Fig. 1
figure1

Clinical course of height, weight and deveropment

Discussion and conclusion

ARFID is an eating/feeding disturbance caused by apparent lack of interest in eating or food, avoidance based on the sensory characteristics of food, and concern about aversive consequences of eating [8]. Kristoffer reported that cases of ARFID caused by restricted eating or food refusal in ASD need forced nutrition therapy more frequently than those with typical development [10]. We successfully treated a 2-year-old boy with IDA and failure to thrive because of ARFID, which we considered to be caused by restrictive eating behavior and hypersensitivity associated with ASD. Hypersensitivity in patients with ASD often involves the intraoral sense of touch, particularly texture and consistency [3]. In this case, because he was able to drink specific liquids (breast milk and vegetable juice) and liquid forms of enteral nutrients we concluded that the consistency and taste of food and drink restricted his eating habits.

Previous studies have postulated various patterns of restrictive eating and deficiency (e.g., vitamin D deficiency [11]) and suggested that the incidence of iron deficiency is higher in ASD [12, 13]. Hence, restricted eating might lead not only to a lack of energy but also iron deficiency, resulting in IDA. However, there are no previous studies on this topic, except a few case reports and analyses of elemental deficiency in ASD, neither of which mention clinical problems.

He was able to take enteral nutrients without resistance. We think there are two reasons he was able to take enteral nutrients in spite of his severe food restriction. First, he took the nutrients in his favorite tableware. Second, he fortunately preferred the taste of the nutrients. In case of the patients with severe malnutrition, we should choose forced nutrition by nasogastric tube if sufficient nutrients cannot be taken orally..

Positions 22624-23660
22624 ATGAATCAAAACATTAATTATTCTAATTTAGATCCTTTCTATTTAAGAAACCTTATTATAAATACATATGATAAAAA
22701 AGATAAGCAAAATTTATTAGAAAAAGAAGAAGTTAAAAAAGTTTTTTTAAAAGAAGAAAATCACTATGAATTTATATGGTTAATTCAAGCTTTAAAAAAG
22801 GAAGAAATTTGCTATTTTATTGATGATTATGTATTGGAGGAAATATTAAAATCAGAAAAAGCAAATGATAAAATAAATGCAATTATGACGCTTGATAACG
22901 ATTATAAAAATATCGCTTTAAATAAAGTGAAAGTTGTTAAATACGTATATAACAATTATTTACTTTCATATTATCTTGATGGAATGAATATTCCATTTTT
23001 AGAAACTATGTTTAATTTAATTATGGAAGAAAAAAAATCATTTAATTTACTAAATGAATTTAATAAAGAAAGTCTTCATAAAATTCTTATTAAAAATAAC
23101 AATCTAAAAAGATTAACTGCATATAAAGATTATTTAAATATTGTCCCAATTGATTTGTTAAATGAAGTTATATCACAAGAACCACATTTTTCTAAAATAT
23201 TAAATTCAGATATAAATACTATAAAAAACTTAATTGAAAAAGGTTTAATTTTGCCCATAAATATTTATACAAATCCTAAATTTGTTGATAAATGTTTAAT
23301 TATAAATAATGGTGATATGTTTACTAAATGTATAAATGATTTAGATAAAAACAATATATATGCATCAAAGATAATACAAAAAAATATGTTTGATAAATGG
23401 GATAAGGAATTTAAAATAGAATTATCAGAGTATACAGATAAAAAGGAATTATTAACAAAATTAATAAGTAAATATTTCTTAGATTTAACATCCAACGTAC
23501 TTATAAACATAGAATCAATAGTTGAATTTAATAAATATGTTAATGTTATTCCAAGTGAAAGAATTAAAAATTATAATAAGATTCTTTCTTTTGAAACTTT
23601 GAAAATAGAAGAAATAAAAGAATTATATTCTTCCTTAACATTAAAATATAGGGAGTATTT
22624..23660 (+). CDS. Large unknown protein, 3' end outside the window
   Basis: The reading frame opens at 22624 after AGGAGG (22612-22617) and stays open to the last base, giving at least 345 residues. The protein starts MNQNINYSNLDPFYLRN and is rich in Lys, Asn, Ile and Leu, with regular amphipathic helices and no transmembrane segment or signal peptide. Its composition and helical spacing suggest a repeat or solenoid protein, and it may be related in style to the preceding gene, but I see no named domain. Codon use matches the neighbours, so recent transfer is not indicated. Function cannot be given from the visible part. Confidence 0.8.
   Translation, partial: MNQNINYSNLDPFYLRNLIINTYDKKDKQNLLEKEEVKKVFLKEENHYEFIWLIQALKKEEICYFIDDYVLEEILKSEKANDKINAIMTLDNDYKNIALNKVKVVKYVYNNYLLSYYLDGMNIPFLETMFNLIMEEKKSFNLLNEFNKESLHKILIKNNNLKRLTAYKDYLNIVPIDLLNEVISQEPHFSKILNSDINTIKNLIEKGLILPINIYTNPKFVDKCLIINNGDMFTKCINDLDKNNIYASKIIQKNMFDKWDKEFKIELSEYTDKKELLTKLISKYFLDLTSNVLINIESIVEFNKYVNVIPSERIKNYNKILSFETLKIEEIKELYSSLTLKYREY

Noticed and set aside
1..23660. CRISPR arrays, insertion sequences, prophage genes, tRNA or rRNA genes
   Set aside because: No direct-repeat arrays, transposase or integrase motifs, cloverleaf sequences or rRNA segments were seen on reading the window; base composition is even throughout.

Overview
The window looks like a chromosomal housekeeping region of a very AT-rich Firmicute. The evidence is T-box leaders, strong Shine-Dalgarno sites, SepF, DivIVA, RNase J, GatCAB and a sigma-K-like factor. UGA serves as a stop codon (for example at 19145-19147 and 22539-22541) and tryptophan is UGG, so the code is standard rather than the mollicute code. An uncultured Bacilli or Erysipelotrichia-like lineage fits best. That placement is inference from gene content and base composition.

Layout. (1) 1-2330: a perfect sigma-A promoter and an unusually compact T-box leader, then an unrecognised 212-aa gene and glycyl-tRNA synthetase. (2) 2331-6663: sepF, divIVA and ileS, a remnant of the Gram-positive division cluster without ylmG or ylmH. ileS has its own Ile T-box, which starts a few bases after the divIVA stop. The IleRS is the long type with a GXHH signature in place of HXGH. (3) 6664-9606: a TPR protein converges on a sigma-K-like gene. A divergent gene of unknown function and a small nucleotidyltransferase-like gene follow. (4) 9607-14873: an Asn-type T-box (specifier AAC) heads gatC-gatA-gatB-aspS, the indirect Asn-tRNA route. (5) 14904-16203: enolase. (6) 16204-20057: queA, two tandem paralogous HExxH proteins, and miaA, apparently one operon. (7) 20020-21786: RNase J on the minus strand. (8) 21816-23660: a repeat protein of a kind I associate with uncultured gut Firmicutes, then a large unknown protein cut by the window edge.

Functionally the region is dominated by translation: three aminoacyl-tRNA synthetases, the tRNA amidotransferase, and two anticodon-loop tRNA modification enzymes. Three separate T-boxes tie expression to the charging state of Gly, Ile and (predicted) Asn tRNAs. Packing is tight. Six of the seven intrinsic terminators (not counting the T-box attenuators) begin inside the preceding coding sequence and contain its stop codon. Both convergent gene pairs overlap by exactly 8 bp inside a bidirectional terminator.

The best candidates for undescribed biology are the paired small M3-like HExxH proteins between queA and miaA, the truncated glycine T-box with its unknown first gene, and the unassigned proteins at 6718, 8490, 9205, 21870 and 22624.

It is of note that nutritional treatment improved not only his malnutrition and stunted growth but also his food selectivity and developmental delay, suggesting that malnutrition worsens developmental delay and food selectivity. We believe that malnutrition and anemia due to iron deficiency caused hypocirculation in the brain and digestive organs and promoted repetitive eating. As the IDA improved, physical growth and repetitive eating improved.

In conclusion, this case suggests that restricted eating is a risk factor for severe malnutrition, especially in ASD. We recommend that IDA and nutritional condition should be evaluated when an autistic child presents with restricted eating behavior and pallor.

Availability of data and materials

Not applicable.

Abbreviations

ASD:

Autism spectrum disorder

IDA:

Iron deficiency anemia

ARFID:

Avoidant/restrictive food intake disorder

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Acknowledgements

We thank Diane Williams, PhD, from Edanz Group (www.edanzediting.com/ac) for editing a draft of this manuscript.

Funding

This case report was not supported by any funding.

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Y.Y. and Y.I. cared for the patient and wrote the manuscript. K.K. reviewed the manuscript and supervised the entire study process. All authors read and approved the final manuscript.

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Correspondence to Yoshitoki Yanagimoto.

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Yanagimoto, Y., Ishizaki, Y. & Kaneko, K. Iron deficiency anemia, stunted growth, and developmental delay due to avoidant/restrictive food intake disorder by restricted eating in autism spectrum disorder. BioPsychoSocial Med 14, 8 (2020). https://doi.org/10.1186/s13030-020-00182-y

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Keywords

  • Autism spectrum disorder
  • Avoidant/restrictive food intake disorder
  • Restricted eating
  • Iron deficiency anemia